Public Debt in Korea
Korea - Public Debt
Government announces expansionary 2021 budget to bolster recovery
On 1 September, the government presented its 2021 budget, which aims to promote economic recovery from the damage caused by the pandemic. It will provide continuity to the expansionary stance of the 2020 budget, which has already had three approved additions, with a fourth one proposed on 10 September and currently waiting parliamentary approval.
The colossal KRW 555.8 trillion (USD 473.8 billion) planned expenditure for 2021 is set to bolster domestic activity, providing support for both fixed investment and private consumption, as the government plans to spend KRW 8.6 trillion on job retention and creation, and KRW 65.9 trillion to promote private sector investment in the form of loans and guarantees.The ramping up of investment, within the framework of the “New Deal”, is aimed at increasing productivity in the longer term. Health, welfare and employment expenses are set to increase 10.7% (KRW 19.4 trillion), which is the budget category with the biggest expansion. Moreover, public administration and local governments will see a 9.5% increase (KRW 7.5 trillion), while a significant expansion of 22.9% (KRW 5.4 trillion) is planned for industry, SMEs and energy. Notably, national defense expenses will rise 5.5% (KRW 2.8 trillion). In contrast, however, education will suffer a 2.2% budget cut (KRW 1.6 trillion). To finance the expenses, the government has penciled in a revenue increase of 2.6% (KRW 12.3 trillion) to KRW 483 trillion.
Despite the significant expenditure announced, Robert Carnell, head of research for the Asia-Pacific region at ING, commented:
“The main complaint in our recent report was that we felt, in many cases, the spending amounts were a bit token, and far more would be required quickly to make a real difference. […] But it is still better than most of the countries in the region.”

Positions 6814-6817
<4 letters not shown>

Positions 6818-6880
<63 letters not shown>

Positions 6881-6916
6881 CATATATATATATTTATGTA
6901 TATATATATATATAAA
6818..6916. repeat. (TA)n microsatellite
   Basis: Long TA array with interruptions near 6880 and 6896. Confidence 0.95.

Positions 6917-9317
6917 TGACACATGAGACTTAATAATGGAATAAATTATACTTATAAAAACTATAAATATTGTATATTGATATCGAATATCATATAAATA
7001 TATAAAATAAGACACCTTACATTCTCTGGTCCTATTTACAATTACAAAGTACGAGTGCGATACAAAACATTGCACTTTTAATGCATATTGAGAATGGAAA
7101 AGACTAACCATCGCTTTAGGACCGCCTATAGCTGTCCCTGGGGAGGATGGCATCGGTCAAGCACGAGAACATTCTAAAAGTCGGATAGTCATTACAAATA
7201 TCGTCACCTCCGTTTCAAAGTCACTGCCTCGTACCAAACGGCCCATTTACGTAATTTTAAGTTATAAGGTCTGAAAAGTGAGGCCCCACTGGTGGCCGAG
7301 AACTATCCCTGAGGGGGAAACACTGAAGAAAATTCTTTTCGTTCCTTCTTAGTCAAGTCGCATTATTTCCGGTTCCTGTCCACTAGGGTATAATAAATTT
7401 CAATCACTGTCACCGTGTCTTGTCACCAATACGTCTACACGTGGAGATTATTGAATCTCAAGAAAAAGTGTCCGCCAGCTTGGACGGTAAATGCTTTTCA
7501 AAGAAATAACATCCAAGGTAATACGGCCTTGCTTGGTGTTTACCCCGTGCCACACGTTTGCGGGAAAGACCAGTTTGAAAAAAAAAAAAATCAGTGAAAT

The Korean Ministry of Economy and Finance now expects a fiscal deficit of 5.4% in 2021, a small improvement on the figure projected in the supplementary budget applied last month, reducing the deficit by KRW 1.8 trillion. However, FocusEconomics panelists currently predict a much smaller shortfall, forecasting 2021’s deficit at 3.5%.
Our panel sees the economy contracting 0.9% in 2020, which is down 0.1 percentage points from last month’s forecast, before growing 3.2% in 2021, which is up 0.1 percentage points from the previous month’s forecast.
Korea - Public Debt Data
|Public Debt (% of GDP)||37.3||37.6||36.7||37.9||40.7|
5 years of economic forecasts for more than 30 economic indicators.
|Bond Yield||1.68||1.55 %||Dec 31|
|Exchange Rate||1,156||0.21 %||Dec 31|
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October 14, 2020
At its meeting on 14 October, the Bank of Korea (BOK) kept the base rate at its record low of 0.50%, in line with market expectations. The Bank’s decision to hold came amid weak activity and a deteriorating labor market.
October 6, 2020
Consumer prices increased 0.66% in September over the previous month, slightly up from the 0.61% increase recorded in August.
October 5, 2020
The IHS Markit manufacturing Purchasing Managers’ Index (PMI) rose to 49.8 in September from August’s 48.5, bordering the 50-threshold that separates an improvement from a deterioration in the manufacturing sector over the previous month. The print came as output grew for the first time in seven months.
October 1, 2020
Merchandise exports rose 7.7% in annual terms in September, rebounding from August’s 10.1% decline, amid an increasing demand for IT products due to the pandemic boosting home working.
September 29, 2020
Business confidence in the manufacturing sector was unchanged at September's 68.0 in October.